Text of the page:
Automobiles and trams jostle for space on a Milanese thoroughfare in a photo from around 1890. | COURTESY OF DIVANOMILANO.IT
By Jeanne Outlaw-Cannavo
It is a little-known fact that Italians once drove on the left side of the road. For visitors, driving in Italy is not always for the faint of heart. Even for Italians, driving in different areas was often a daunting task until national driving laws were set.
In Italy, driving on the right side of the road started around 1890 but not all regions followed this rule. In fact, until the national “Highway Code” came into force on June 30, 1912, a royal decree from 1740 allowed the rules of the road to be set by the individual provincial administrations and sometimes also by the municipalities.
As a result, in each province or city there could be a mandate to circulate on the left, on the right, or again on the left on some roads and on the right on others.
Or you circulated in the middle of the road and you had to give way to the vehicles you met by moving to the left or to the right. However, cities with a tram network could retain left-side driving if they placed warning signs at their city borders.
There was obviously great confusion for drivers who were not from the area. For example, in the center of Milan (within the circle of the Bastions) they kept to the left, but in the periphery, as in the whole province, they kept to the right. In Bergamo they kept to the left, but in Brescia the right. In Rome they kept to the left, in Vicenza they kept to the right, but in Verona to the left. In Ravenna they kept to the right, but along the road to Porto Corsini the rule of the left side was preserved to respect custom. Sometimes, in fact, the manner of driving followed local customs more than hard-and-fast rules. For example, carts pulled by animals, which had wheels with iron rims, were often moved toward the center of the road and cars were to pass on the right, while drivers passing another car could pass on the left.
The Mussolini government was the first to take the unification of road traffic rules in Italy seriously. A 1923 decree set stricter driving standards, but Rome and the northern cities of Milan, Turin and Genoa could still mandate driving to the left until further orders from the Ministry of Public W ˇorks. By the mid-1920s, right-side driving finally became standard throughout the country. Rome made the change on March 1, 1925, and Milan on Aug. 3, 1926.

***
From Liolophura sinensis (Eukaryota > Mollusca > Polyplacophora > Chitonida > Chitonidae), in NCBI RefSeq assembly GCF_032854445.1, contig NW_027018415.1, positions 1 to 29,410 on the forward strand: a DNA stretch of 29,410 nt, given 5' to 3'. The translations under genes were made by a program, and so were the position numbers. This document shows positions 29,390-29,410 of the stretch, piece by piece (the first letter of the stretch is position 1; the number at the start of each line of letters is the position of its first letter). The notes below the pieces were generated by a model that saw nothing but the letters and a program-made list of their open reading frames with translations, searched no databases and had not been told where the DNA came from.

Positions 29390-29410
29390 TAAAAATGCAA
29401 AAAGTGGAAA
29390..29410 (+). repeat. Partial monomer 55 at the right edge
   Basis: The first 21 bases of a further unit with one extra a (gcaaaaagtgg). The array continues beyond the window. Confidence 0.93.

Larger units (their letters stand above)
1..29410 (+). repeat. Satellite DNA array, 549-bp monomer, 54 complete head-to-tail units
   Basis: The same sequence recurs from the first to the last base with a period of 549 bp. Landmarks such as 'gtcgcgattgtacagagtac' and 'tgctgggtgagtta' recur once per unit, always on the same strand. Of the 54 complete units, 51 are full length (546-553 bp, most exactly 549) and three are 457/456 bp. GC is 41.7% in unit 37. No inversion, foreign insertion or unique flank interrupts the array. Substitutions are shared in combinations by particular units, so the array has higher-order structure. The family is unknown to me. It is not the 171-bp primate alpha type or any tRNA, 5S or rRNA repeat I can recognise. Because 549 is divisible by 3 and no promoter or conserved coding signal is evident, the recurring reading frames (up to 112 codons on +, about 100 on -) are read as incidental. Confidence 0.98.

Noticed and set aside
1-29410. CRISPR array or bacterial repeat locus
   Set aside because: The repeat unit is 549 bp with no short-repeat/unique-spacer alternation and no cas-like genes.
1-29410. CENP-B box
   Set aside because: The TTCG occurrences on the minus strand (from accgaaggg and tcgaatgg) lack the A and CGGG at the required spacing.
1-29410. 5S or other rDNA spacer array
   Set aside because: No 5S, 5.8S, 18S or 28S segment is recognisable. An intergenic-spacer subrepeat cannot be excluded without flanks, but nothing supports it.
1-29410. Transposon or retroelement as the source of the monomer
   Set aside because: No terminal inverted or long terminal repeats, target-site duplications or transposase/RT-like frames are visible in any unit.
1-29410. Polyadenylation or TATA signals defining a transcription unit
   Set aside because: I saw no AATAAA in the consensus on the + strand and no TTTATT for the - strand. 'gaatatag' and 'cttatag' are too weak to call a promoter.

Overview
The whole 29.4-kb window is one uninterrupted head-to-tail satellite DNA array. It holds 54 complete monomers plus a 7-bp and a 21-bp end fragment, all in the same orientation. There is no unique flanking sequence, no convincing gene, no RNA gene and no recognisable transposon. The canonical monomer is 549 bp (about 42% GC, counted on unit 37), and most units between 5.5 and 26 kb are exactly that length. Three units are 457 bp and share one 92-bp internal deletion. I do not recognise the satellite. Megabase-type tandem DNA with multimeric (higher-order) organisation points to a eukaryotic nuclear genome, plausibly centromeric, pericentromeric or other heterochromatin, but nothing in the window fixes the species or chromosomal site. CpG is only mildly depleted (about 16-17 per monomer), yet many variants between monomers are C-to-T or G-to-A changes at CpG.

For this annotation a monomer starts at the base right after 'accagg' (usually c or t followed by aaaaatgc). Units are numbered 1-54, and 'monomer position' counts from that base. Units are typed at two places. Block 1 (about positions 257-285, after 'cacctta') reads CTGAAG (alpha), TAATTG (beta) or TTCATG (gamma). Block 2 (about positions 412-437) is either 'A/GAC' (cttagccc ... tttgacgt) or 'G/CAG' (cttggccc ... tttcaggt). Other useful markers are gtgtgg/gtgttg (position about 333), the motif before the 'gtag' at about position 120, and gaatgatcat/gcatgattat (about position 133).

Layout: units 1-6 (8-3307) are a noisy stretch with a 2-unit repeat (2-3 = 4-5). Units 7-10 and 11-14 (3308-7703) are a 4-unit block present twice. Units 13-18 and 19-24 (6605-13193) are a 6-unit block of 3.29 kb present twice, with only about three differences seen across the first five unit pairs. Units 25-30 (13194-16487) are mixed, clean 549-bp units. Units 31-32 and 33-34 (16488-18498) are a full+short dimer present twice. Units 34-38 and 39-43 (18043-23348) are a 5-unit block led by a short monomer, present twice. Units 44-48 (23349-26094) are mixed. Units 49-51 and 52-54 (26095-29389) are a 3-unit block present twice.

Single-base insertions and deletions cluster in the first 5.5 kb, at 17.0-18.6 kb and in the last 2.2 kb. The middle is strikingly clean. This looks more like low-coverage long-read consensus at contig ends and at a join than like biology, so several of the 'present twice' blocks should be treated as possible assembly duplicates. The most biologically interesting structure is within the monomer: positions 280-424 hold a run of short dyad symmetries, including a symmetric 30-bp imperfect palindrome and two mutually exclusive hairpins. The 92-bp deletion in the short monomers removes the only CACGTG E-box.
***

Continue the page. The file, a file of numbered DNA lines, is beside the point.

It is interesting to note that as early as 1922, a motorway was built in Italy, the “Milano Laghi” which from Milan reached Varese and Como. Along this motorway one kept to the right, as in the whole of the province of Milan (except the city of Milan itself) and as in the province of Varese, while in Como they kept to the left.
A catastrophic example of driver confusion over which side to use was what happened after the disastrous battle in Caporetto, in 1917. The rule imposed by the War Command was that in all war zones the left side should be kept, but this information had not reached those far from the front. The result was that the retreating troops kept to the left, as expected in the war zone, while the incoming reinforcements kept to the right, as was the civil rule in almost all of Veneto Tridentino and Friuli Venezia Giulia. This caused great confusion in a situation that was already tragic.
Therefore, traveling by car on Italian roads until 1926 was not at all easy. A car driver certainly had to know the rules of the city in which he lived, but if he wanted to move to another city he had to make sure that he also carefully learned the rules of that city, as well as the rules in force between the cities. Of course, head-on collisions were not uncommon.
It should be noted that the royal decree of 1923 also required urban trams to circulate on the right, and this was one of the reasons for granting a two-year period to comply, and for the delay with which Milan spent adapting to the new rule, since it had a large tramway network to be readjusted. The brand new “1500 series” trams of 1928 (of which there are still many in circulation) were built on an American design as they are suitable for driving on the right.
With the decree of 1923, the Mussolini government wanted to change the circulation of the railway system as well, but was convinced to keep the left side in railway traffic due to the complexity of the operations that would have been required for the change and the impossibility of establishing a mixed circulation period. Therefore trains in Italy, if there is a double track, still circulate today keeping to the left.